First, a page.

Growing Pawpaws

A few tips for growing pawpaws at your place.

| July/August 2011

Pawpaws are quite hardy, and strains native to the northern part of their range, from Nebraska through Michigan and into southwestern Ontario, Canada, are able to withstand temperatures down to minus 25. It is doubtful that strains from the Deep South are this hardy. 

Pawpaws do not do well in areas that have low humidity, strong winds or cool marine climates. They do best when planted in rich, well-drained soil in a location protected from wind. Pawpaws are normally found in wooded areas and often form dense thickets. Although the pawpaw trees that get the most sun usually produce the most fruit, when the trees are small they should be protected from intense sunlight. Planting them about five to 10 feet from the north side of a house, garage or similar building is often ideal. If you plant pawpaw trees in the open, they should be protected from direct sun for at least the first two years.

You can grow pawpaws from seeds or transplants. Seeds tend to be cheaper. Just plant three to five seeds 1 to 2 inches deep in the fall, in a permanent location. If you wish to plant the seeds in the spring, make
sure they have gone through a 3- to 4-month cold period (stratification) before planting.

The downside with planting pawpaw seeds is that you won’t know a tree’s qualities until it starts bearing fruit. To overcome this, you can choose grafted trees. One grafted variety, Convis, is said to produce pawpaws up to a pound each. Many other varieties are available, but may take some searching to find.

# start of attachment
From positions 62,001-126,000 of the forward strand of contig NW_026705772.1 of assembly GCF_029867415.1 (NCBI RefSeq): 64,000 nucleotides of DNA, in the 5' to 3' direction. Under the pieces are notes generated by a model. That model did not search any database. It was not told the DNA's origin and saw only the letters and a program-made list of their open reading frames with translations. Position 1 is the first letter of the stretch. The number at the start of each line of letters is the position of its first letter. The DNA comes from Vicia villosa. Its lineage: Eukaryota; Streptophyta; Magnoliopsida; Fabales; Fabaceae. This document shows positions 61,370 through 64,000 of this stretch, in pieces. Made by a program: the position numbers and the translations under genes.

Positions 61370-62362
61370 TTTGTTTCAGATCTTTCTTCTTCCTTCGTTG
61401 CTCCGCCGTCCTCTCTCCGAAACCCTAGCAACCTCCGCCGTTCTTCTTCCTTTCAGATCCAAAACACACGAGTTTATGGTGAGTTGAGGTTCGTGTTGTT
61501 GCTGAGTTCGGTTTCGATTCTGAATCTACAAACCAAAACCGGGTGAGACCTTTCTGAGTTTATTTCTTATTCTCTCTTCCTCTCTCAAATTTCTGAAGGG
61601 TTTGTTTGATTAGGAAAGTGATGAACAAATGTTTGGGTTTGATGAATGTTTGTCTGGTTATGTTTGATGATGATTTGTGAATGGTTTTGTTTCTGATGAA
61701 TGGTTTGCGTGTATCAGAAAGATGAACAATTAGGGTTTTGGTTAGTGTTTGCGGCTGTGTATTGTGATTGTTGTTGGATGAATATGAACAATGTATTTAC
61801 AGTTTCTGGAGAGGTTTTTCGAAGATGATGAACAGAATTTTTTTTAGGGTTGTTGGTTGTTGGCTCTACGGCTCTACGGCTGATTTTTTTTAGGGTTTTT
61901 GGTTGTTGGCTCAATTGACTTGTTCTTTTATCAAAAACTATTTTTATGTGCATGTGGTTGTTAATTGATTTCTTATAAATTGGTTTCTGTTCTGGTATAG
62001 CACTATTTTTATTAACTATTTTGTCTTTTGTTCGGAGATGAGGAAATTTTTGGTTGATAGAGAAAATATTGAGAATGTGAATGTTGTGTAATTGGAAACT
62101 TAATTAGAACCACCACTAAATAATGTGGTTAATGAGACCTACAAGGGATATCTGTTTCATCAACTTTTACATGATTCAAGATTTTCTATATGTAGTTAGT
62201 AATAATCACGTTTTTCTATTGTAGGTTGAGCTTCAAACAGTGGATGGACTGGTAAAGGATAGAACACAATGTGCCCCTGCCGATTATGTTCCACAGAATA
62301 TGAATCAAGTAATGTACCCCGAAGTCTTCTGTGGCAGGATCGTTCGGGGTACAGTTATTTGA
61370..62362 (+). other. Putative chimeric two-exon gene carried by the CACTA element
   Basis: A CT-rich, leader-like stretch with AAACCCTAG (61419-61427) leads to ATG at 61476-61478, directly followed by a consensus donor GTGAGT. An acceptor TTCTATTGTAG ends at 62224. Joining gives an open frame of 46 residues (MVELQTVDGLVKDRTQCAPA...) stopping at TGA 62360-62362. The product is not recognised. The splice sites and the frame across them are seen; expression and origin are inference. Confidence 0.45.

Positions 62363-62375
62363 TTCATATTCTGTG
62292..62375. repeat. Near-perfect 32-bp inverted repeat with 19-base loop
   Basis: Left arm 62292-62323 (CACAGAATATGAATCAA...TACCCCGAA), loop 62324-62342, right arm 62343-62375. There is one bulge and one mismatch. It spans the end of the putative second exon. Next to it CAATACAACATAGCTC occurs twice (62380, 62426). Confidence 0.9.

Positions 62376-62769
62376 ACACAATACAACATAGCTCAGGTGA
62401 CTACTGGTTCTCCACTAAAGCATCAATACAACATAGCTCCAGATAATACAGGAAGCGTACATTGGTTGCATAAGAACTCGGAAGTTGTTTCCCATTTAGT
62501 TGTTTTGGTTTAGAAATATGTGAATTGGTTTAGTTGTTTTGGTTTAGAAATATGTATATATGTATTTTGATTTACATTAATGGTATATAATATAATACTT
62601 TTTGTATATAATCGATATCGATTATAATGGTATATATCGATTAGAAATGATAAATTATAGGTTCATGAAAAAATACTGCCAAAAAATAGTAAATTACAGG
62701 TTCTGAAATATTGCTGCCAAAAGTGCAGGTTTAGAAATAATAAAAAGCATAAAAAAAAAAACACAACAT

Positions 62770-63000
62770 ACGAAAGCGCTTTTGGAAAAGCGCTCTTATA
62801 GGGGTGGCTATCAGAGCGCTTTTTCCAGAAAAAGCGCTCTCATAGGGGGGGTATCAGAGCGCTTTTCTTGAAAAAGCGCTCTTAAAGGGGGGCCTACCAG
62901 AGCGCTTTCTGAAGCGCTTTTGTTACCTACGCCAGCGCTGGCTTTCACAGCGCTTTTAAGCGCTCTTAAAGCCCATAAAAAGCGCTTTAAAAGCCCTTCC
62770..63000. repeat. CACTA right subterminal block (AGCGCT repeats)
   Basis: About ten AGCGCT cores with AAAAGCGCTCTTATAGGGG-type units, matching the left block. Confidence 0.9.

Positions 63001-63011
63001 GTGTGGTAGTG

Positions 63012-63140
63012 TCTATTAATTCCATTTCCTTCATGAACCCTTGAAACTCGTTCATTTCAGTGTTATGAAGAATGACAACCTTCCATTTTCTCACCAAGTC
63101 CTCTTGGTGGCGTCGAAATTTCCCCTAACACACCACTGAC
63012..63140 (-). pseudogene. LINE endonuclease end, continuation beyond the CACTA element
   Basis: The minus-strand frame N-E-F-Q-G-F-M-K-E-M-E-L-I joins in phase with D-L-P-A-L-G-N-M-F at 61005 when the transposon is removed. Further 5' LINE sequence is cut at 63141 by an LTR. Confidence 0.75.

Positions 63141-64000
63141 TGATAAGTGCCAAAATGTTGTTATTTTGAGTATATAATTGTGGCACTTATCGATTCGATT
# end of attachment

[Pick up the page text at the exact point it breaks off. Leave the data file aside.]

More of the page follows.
Pawpaws require cross-pollination for fruit set, so plant at least two different varieties for best results. Or, if you plant seeds, plant at least two viable seeds; if you plant grafted varieties, you must plant two different varieties or one grafted pawpaw along with a seedling.

Pawpaw trees normally do not begin bearing fruit until they are 5 years old. However, well-grown grafted varieties sometimes begin bearing earlier. 

Hans Quistorff
9/20/2011 11:59:05 PM

Although I live in a marine climate, I have a sheltered southern exposure that generally breaks out of the fog. I have soil that goes from clay flood plain to light sand gravel. Which would be best? I can plant them north of plum trees which would shelter them from direct sun until they grow taller than the sheltering plums.

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